Main article: Meantone temperament

In 1/4 comma meantone, on the other hand, consider G and A. Call middle C's frequency x. Then high C has a frequency of 2x. The 1/4 comma meantone has just (i.e., perfectly tuned) major thirds, which means major thirds with a frequency ratio of exactly 4 to 5.

In order to form a just major third with the C above it, A and high C need to be in the ratio 4 to 5, so A needs to have the frequency

\frac {8x}{5} = 1.6 x. \!

In order to form a just major third above E, however, G needs to form the ratio 5 to 4 with E, which, in turn, needs to form the ratio 5 to 4 with C. Thus the frequency of G is

\left(\frac{5}{4}\right)^2x = \left(\frac{25}{16}\right)x = 1.5625 x

Thus, G and A are not the same note; G is, in fact 41 cents lower in pitch (41% of a semitone, not quite a quarter of a tone). The difference is the interval called the enharmonic diesis, or a frequency ratio of \frac{128}{125}. On a piano tuned in equal temperament, both G and A are played by striking the same key, so both have a frequency 2^\frac{8}{12}x = 2^\frac{2}{3}x \approx 1.5874 x. Such small differences in pitch can escape notice when presented as melodic intervals. However, when they are sounded as chords, the difference between meantone intonation and equal-tempered intonation can be quite noticeable, even to untrained ears.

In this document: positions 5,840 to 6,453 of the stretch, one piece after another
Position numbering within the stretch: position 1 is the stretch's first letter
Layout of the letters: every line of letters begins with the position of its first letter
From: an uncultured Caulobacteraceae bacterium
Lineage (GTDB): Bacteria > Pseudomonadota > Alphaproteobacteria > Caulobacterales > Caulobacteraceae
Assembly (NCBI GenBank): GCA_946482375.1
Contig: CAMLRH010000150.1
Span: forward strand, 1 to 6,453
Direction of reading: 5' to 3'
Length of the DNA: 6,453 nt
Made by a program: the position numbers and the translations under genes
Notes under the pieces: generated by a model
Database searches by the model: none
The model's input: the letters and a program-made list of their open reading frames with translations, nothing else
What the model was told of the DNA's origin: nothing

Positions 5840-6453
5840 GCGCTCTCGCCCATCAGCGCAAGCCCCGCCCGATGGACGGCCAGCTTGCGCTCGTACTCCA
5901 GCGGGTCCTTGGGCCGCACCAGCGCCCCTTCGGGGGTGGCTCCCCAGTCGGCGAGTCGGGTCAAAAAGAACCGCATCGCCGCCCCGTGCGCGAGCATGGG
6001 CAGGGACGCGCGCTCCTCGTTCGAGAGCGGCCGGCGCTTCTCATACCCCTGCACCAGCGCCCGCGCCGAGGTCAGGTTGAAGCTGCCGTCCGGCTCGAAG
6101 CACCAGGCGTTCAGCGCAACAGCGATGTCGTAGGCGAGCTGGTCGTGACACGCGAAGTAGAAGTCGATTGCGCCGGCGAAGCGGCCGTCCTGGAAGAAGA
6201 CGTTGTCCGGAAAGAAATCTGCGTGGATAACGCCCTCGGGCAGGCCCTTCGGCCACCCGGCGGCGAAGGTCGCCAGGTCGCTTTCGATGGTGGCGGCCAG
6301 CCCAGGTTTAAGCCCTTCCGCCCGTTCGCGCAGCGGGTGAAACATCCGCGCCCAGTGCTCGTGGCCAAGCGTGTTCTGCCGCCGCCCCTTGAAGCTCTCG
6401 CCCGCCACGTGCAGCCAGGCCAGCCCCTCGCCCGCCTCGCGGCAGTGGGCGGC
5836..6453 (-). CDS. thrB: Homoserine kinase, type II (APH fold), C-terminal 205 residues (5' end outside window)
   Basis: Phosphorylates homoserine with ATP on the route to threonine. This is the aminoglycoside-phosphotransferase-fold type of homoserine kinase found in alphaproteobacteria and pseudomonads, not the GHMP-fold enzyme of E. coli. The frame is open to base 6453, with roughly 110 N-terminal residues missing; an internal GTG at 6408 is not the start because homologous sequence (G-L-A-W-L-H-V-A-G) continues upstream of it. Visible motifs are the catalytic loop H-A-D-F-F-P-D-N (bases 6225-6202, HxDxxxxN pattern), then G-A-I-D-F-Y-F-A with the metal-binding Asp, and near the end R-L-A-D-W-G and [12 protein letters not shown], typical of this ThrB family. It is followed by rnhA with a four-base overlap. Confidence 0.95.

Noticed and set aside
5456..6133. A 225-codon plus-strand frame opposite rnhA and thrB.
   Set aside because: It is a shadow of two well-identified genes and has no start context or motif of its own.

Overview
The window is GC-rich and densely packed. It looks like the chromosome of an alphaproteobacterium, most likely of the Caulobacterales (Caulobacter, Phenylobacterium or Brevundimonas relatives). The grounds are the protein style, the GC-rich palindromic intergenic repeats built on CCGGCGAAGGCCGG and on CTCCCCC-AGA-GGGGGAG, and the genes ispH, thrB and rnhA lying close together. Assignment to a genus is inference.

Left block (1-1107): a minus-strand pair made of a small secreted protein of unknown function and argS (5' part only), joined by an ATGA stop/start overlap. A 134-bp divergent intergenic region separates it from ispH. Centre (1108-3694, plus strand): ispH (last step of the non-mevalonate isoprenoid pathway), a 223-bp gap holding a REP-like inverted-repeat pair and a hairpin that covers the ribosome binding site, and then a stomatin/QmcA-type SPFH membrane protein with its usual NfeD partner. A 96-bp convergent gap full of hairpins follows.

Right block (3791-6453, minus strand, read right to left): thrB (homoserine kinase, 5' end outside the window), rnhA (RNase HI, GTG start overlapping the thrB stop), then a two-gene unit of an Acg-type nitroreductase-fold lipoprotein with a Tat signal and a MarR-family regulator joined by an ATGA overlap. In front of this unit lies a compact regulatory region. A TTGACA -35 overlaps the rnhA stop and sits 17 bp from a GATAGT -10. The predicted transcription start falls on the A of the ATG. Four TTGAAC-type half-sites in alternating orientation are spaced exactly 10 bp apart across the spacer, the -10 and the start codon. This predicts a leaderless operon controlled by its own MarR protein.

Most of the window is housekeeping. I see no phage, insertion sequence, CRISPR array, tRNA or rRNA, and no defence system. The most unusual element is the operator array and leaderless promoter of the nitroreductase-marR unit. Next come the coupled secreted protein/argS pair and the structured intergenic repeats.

The reason that — despite the fact that in recent Western music, A is exactly the same pitch as G — we label them differently is that in tonal music notes are named for their harmonic function, and retain the names they had in the meantone tuning era.[citation needed] This is called diatonic functionality. One can however label enharmonically equivalent pitches with one and only one name, sometimes called integer notation, often used in serialism and musical set theory and employed by the MIDI interface.

Enharmonic genus[edit]

Main article: Enharmonic genus

In ancient Greek music the enharmonic was one of the three Greek genera in music in which the tetrachords are divided (descending) as a ditone plus two microtones. The ditone can be anywhere from 16/13 to 9/7 (3.55 to 4.35 semitones) and the microtones can be anything smaller than 1 semitone.[citation needed] Some examples of enharmonic genera are